Three weeks into the new year, and many resolutions may have been broken already. Diets have been crashed, fitness routines tossed, and budgets blown.
Area professionals are offering tips in their respective fields to help residents in the Southern Crescent achieve New Year’s goals for their family’s financial and physical well-being.
Tim Kohl, the president of Epic Bikes in McDonough, suggested infusing outdoor activities in your exercise regimen. “Taking a step outside your normal rounds of New Year’s training presents us to the world of cycling,” Kohl said. “Cycling is a fun sport that everyone can connect with.
“Remember what it was like to ride your bicycle as a young kid,” he said. “You were able to experience freedom and mobility. The neighborhood no longer felt as large. For adults, the same holds true. We can get outside and explore new landscapes and areas of interest.”
Kohl said “fitness cycling” outdoors can be a year-round activity, particularly in Georgia, where temperatures are generally milder than in other parts of the country. “With a flat-bar, road bike, you can change your experience and get hours of enjoyment outside, and challenge yourself to get the best heart-rate-zone workouts,” he said.
“This is important because, as we train our heart, it becomes stronger and much more efficient. Consistent resistance accomplishes this. This helps to decrease body fat, decrease blood pressure and cholesterol, as well as degenerative diseases. Cycling can help cases of arthritis, orthopedic issues and other lower body injuries.”
Jonathan Rowe, a personal trainer and the owner of Rowe Fitness in McDonough, shared points on what to consider when it comes to improving and maintaining one’s physical well-being through diet and exercise.
“Keep in mind the average workout shouldn’t take any longer than 30-to-45 minutes to complete,” Rowe said. “Drink plenty of water to keep yourself hydrated as you workout. It will give you the energy and strength you need to make it through those hard sessions.”
Rowe said many people’s goal is to lose body fat by following a healthy diet. “Unknowingly, the average person is misguided with the information obtained from magazines and articles,” he said. “One of the most important tips that we emphasize to our clients is doing low-impact cardio before their first meal of the day. In doing this, you force your body to burn stored body fat and glycogen. You lose more and more body fat, depending on the consistency of your cardiovascular regimen.”
Local veterinarian, Joey Fraser, pointed out that pets are not immune to needing routine wellness checkups. “You’ve made your New Year’s resolutions, but have you planned on the health of your four-legged family members for 2012,” said Fraser. “You’ve pledged to start the new year out right, so do your family and yourself a favor, and bring your pets along with you.”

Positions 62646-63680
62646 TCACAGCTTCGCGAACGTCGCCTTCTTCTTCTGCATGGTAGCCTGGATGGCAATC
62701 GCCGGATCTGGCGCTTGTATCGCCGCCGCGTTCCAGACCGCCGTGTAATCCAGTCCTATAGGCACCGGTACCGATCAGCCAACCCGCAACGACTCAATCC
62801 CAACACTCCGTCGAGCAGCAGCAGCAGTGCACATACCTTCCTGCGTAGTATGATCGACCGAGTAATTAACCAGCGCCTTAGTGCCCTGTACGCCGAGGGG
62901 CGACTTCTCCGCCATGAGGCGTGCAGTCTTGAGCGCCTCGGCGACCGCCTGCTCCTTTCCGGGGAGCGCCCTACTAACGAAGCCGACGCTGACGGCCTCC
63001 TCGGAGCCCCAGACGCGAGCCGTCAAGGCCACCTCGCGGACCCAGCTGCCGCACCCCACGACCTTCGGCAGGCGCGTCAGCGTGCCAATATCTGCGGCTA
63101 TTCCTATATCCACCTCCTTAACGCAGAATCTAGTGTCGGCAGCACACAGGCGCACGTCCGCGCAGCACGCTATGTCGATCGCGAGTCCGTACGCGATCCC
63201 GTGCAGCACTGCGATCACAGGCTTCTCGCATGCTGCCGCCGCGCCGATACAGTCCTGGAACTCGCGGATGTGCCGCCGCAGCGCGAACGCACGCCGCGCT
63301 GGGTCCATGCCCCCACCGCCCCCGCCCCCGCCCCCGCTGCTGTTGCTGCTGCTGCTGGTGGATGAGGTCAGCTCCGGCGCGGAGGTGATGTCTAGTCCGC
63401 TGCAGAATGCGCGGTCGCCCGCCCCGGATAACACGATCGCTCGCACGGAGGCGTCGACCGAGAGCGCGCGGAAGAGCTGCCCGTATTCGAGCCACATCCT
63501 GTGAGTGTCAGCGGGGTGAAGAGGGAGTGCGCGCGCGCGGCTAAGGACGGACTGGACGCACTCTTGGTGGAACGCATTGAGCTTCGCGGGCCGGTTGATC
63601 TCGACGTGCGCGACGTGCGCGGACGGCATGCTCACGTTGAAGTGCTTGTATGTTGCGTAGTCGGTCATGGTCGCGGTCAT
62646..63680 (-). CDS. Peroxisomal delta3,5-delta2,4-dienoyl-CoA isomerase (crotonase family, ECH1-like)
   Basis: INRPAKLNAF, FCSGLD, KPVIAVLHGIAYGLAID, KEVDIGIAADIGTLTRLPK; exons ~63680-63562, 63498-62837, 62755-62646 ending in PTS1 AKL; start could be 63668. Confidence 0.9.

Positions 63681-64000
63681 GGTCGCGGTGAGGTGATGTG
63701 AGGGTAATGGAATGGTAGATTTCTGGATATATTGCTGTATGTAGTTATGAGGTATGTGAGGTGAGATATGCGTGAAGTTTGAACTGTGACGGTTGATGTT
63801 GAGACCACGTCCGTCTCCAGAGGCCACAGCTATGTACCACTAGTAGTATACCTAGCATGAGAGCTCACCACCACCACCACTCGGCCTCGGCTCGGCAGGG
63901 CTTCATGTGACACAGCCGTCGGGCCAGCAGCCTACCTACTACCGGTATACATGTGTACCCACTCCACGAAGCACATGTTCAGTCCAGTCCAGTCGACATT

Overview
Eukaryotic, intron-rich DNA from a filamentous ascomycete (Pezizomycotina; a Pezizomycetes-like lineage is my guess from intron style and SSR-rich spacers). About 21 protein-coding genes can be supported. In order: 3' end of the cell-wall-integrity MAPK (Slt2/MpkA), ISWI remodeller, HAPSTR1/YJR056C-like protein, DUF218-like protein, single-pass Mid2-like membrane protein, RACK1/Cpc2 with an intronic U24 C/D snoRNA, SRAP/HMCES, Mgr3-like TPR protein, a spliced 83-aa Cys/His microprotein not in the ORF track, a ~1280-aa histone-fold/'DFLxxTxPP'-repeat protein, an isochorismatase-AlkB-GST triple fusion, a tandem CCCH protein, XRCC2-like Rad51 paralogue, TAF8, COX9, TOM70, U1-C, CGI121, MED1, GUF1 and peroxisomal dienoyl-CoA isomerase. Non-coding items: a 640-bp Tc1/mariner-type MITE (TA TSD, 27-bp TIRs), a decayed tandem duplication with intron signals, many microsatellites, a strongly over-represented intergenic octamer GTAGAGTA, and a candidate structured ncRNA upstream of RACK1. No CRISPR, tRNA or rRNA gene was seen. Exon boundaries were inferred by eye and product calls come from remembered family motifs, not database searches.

Fraser, who practices at Eagle’s Landing Veterinary Hospital in McDonough, said people should always be current on preventative medications and vaccinations. “Make sure to see your vet for all of the recommended wellness visits,” she added. “These visits are designed to catch problems early, and they will add years to your pet’s life.”
Fraser said people should plan for the unexpected, when caring for their pets. “Just like us, our pets run into unforeseen problems,” she said. “First, look for a veterinarian that offers wellness plans that spread the cost of all wellness care out over the whole year. The enhanced preventative care available through these plans will really reduce the risk of costly problems in the long run.”
Pet owners should consider setting aside a small sum each month to pay for unexpected costs. Pet insurance, too, may be a good investment, according to Fraser. “Like us, our pets are likely to require more costly health care as they age,” she said. “With just $20 per month in a ‘fluffy account,’ you’ll be well set to handle these costs. With just a few simple steps, you can keep them happy and healthy for years to come, while saving money.”
Saving money is always a positive short-term goal, according to McDonough resident, Oliver Adams, the president and CEO of Buyers Credit Coach, Inc.
Adams, who retired as a First Sergeant (E8) after 25 years in the U.S. Army, said discipline is a necessary trait in handling one’s finances. He offered suggestions for those who want to focus on improving their credit and reducing their debt this year.
“Develop a realistic budget,” Adams said. “There is no way to escape this truth: Strong budget planning is your first line of defense against debt and overspending. Start now and make this your top priority.”
Adams advises residents to limit the interest accrued on debt, because interest determines how much you pay toward debt repayments and how long it takes to pay off debts.
“To limit the adverse impact of interest debt, you should double your minimum payment,” he said. “For example, if you have $1,000 in credit card debt with an interest rate of 20 percent, it will take you about 10 years to pay off the debt if you only pay the minimum payment. However, if you double the minimum payment each month, it will take you approximately two years to pay off the debt.”
The financial advisor suggests that debtors commit extra money derived from tax refunds, pay raises, and money saved from paid-off credit cards, to help pay off other debts sooner.